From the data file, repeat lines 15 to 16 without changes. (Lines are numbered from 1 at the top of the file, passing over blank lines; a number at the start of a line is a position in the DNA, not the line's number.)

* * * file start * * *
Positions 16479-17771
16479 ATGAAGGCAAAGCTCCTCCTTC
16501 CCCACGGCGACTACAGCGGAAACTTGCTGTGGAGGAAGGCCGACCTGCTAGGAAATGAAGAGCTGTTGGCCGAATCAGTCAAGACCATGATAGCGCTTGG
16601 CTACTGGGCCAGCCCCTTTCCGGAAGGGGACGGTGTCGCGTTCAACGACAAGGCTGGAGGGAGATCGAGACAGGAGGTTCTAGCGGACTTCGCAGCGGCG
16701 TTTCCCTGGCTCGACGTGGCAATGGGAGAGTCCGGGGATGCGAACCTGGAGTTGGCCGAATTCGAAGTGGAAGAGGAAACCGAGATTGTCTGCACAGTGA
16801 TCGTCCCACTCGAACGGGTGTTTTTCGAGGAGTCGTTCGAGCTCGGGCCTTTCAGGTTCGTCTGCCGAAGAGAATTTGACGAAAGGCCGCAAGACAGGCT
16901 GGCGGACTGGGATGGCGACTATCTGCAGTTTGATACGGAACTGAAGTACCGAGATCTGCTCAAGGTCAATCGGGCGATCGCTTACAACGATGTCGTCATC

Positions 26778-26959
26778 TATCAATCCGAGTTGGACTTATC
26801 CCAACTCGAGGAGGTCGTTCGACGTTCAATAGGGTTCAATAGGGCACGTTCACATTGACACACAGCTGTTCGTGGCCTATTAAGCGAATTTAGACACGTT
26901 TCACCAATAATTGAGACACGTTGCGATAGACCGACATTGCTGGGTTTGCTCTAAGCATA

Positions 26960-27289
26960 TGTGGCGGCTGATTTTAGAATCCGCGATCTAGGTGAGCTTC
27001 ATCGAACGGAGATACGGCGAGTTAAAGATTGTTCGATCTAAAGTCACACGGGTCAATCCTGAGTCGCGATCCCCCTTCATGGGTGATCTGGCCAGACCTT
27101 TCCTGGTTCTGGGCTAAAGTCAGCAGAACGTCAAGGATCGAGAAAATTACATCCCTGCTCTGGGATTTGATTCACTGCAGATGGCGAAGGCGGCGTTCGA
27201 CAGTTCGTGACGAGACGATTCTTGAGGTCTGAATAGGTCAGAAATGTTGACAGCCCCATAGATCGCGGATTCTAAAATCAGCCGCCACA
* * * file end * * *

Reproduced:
27101 TCCTGGTTCTGGGCTAAAGTCAGCAGAACGTCAAGGATCGAGAAAATTACATCCCTGCTCTGGGATTTGATTCACTGCAGATGGCGAAGGCGGCGTTCGA
27201 CAGTTCGTGACGAGACGATTCTTGAGGTCTGAATAGGTCAGAAATGTTGACAGCCCCATAGATCGCGGATTCTAAAATCAGCCGCCACA